After winning a gold medal at the World Challenge Cup this weekend, gymnast Dipa Karmakar is currently the most celebrated athlete in India.

The 24-year-old gymnast took home the gold in the vault event in Turkey on July 8, marking the first time she has medaled at a World Cup event. Indian gymnastic officials and fans are hoping her strong showing means that she has a chance at medaling at next month’s Asia Games, which will begin on August 18 in Indonesia.

Her success at the World Challenge Cup was especially sweet because it came after a long and painful rehabilitation after injuring her knee and subsequently having to surgery on her ACL after the Rio Olympics in 2016.

We’ve rounded up everything you need to know about Karmakar as she gets ready for the Asian Games below.

She made history at the Rio Olympics

Karmakar became the first ever Indian woman to qualify for the Olympics when she headed to Rio in 2016. In India’s history, there have only been three gymnasts total that have qualified for the Games. While she wowed fans with her performance, she narrowly missed medaling after the vault finals. Karmakar ended up finishing with an average score of 15.066 points, which was a mere 0.15 less than Swiss gymnast Giulia Steingruber, who wound up with the bronze.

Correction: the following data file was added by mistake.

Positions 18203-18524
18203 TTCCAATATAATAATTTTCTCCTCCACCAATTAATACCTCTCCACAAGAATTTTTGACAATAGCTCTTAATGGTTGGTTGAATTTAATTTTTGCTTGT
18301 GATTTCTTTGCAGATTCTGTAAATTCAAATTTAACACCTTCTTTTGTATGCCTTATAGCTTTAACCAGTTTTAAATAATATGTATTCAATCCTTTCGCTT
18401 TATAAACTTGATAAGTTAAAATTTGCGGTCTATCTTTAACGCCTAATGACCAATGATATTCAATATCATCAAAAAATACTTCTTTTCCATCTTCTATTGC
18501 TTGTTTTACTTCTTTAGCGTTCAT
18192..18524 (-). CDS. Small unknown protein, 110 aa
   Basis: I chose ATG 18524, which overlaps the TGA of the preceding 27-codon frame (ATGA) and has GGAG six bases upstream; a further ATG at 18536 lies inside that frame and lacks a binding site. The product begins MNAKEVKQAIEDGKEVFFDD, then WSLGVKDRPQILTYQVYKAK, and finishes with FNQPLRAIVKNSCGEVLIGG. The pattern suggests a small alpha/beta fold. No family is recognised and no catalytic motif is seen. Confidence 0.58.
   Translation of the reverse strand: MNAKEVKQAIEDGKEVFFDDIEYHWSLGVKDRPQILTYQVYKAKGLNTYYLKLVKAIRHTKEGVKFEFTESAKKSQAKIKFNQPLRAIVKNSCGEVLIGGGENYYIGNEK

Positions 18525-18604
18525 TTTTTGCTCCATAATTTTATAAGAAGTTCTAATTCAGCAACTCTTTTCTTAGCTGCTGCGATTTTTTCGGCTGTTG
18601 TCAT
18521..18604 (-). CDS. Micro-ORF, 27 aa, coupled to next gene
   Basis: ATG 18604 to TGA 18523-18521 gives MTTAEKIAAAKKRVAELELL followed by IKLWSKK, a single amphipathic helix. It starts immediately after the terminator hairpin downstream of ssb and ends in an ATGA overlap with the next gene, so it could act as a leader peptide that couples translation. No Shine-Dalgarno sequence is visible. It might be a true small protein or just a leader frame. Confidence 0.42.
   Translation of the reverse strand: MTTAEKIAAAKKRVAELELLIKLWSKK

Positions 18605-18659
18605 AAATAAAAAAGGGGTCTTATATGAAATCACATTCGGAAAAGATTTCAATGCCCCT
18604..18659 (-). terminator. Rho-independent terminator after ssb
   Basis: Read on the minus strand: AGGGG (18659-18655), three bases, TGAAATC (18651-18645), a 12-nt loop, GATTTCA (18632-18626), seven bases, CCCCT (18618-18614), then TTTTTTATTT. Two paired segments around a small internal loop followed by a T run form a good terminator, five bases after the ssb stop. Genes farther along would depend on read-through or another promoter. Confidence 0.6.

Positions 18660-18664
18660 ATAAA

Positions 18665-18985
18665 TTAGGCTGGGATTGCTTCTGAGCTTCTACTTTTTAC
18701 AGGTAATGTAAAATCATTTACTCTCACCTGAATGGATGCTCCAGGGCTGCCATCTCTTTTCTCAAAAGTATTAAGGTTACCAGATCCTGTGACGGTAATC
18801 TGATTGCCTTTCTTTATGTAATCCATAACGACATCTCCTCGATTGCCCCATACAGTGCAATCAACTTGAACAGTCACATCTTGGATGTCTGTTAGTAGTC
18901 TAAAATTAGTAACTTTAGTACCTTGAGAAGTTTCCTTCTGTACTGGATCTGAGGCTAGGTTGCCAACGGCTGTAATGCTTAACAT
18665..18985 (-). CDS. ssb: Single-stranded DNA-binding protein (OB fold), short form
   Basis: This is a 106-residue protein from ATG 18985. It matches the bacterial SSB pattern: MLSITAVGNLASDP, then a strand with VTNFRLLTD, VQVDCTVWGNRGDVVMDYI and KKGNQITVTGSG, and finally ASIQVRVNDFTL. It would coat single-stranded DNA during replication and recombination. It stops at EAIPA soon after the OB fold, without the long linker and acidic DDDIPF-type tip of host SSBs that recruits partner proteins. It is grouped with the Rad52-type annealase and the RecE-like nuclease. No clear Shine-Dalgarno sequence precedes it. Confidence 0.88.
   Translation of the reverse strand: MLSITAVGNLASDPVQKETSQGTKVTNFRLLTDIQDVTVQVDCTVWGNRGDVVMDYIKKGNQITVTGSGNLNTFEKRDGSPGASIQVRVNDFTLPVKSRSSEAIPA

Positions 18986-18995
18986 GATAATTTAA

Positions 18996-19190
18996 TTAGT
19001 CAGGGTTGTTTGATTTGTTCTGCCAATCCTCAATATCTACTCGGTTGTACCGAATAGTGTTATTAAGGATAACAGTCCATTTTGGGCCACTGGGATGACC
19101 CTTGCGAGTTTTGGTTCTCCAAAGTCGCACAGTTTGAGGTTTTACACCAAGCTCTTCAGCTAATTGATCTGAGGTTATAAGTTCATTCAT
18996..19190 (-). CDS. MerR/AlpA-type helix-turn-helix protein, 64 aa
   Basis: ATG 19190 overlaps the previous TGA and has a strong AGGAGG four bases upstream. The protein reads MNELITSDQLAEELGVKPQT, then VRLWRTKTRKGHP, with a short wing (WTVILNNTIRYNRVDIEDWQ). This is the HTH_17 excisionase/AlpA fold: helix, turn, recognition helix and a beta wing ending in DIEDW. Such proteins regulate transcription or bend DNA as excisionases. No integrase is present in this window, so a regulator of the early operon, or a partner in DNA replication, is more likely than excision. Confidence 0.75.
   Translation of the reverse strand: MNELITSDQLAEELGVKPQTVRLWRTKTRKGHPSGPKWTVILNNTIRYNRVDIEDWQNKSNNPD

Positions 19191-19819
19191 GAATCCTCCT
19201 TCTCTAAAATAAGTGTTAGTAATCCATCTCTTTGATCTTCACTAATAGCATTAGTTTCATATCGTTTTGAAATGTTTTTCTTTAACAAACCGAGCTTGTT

She has mastered the ‘vault of death’

Karmakar’s biggest gymnastics achievement is her mastery of the Produnova, a famed move that’s also known in gynmastics circles as the “vault of death.” Named after Russian gymnast Yelena Produnova — who first performed the move successfully in 1999 — the vault requires the gymnast to do a front handspring onto the vault and then two somersaults off it it. Karmakar successfully landed the Produnova at the 2014 Commonwealth Games to great fanfare. Her execution of the Produnova is largely credited with the reason she received the bronze medal at the Games.

While her knee injury currently prevents her from attempting the Produnova, Karmakar told reporters she hoped to begin doing the vault again by the end of the year.

She thrives in a sport that receives little support

Indian athletes have often struggled with (and been vocally frustrated about) finding the funding and proper equipment to train for events. Karmakar was no exception. As GQ India reported in 2016, as a teen Karmakar practiced on stacked mattresses because her gym did not have a proper vault. Her lack of resources also led her to compete in a borrowed costume that fit badly in her first few competitions.

She has a list of firsts to her name

In addition to being the first Indian woman gymnast to make it to the Olympics, Karmakar was also the first to medal in gymnastics at the Commonwealth Games and the first Indian gymnastics World Championships finalist in 2015.

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